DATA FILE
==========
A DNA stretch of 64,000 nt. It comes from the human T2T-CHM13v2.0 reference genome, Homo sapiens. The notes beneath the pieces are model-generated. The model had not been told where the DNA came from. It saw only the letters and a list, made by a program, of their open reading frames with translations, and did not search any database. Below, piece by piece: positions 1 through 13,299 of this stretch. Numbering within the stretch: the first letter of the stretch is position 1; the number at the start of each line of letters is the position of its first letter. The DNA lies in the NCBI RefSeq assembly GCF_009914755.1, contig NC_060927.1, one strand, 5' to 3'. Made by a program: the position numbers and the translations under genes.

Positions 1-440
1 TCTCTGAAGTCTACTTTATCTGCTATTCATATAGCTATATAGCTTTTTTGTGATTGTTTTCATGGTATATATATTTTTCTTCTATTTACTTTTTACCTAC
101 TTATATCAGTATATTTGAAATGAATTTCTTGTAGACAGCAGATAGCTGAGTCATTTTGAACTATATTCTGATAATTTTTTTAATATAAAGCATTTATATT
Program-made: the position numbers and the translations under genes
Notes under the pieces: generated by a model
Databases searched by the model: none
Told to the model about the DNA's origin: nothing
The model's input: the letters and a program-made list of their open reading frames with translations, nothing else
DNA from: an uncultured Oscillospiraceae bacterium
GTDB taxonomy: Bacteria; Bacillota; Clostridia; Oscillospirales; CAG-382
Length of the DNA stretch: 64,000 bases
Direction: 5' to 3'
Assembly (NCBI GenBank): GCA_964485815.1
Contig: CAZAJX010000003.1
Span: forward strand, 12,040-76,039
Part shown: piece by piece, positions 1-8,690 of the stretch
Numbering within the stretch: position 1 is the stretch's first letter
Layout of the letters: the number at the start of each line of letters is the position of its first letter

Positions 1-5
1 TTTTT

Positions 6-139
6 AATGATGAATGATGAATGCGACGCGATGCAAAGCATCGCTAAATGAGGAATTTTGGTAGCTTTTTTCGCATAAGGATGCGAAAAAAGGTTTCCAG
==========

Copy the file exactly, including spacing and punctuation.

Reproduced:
A DNA stretch of 64,000 nt. It comes from the human T2T-CHM13v2.0 reference genome, Homo sapiens. The notes beneath the pieces are model-generated. The model had not been told where the DNA came from. It saw only the letters and a list, made by a program, of their open reading frames with translations, and did not search any database. Below, piece by piece: positions 1 through 13,299 of this stretch. Numbering within the stretch: the first letter of the stretch is position 1; the number at the start of each line of letters is the position of its first letter. The DNA lies in the NCBI RefSeq assembly GCF_009914755.1, contig NC_060927.1, one strand, 5' to 3'. Made by a program: the position numbers and the translations under genes.

Positions 1-440
1 TCTCTGAAGTCTACTTTATCTGCTATTCATATAGCTATATAGCTTTTTTGTGATTGTTTTCATGGTATATATATTTTTCTTCTATTTACTTTTTACCTAC
101 TTATATCAGTATATTTGAAATGAATTTCTTGTAGACAGCAGATAGCTGAGTCATTTTGAACTATATTCTGATAATTTTTTTAATATAAAGCATTTATATT
Program-made: the position numbers and the translations under genes
Notes under the pieces: generated by a model
Databases searched by the model: none
Told to the model about the DNA's origin: nothing
The model's input: the letters and a program-made list of their open reading frames with translations, nothing else
DNA from: an uncultured Oscillospiraceae bacterium
GTDB taxonomy: Bacteria; Bacillota; Clostridia; Oscillospirales; CAG-382
Length of the DNA stretch: 64,000 bases
Direction: 5' to 3'
Assembly (NCBI GenBank): GCA_964485815.1
Contig: CAZAJX010000003.1
Span: forward strand, 12,040-76,039
Part shown: piece by piece, positions 1-8,690 of the stretch
Numbering within the stretch: position 1 is the stretch's first letter
Layout of the letters: the number at the start of each line of letters is the position of its first letter

Positions 1-5
1 TTTTT

Positions 6-139
6 AATGATGAATGATGAATGCGACGCGATGCAAAGCATCGCTAAATGAGGAATTTTGGTAGCTTTTTTCGCATAAGGATGCGAAAAAAGGTTTCCAG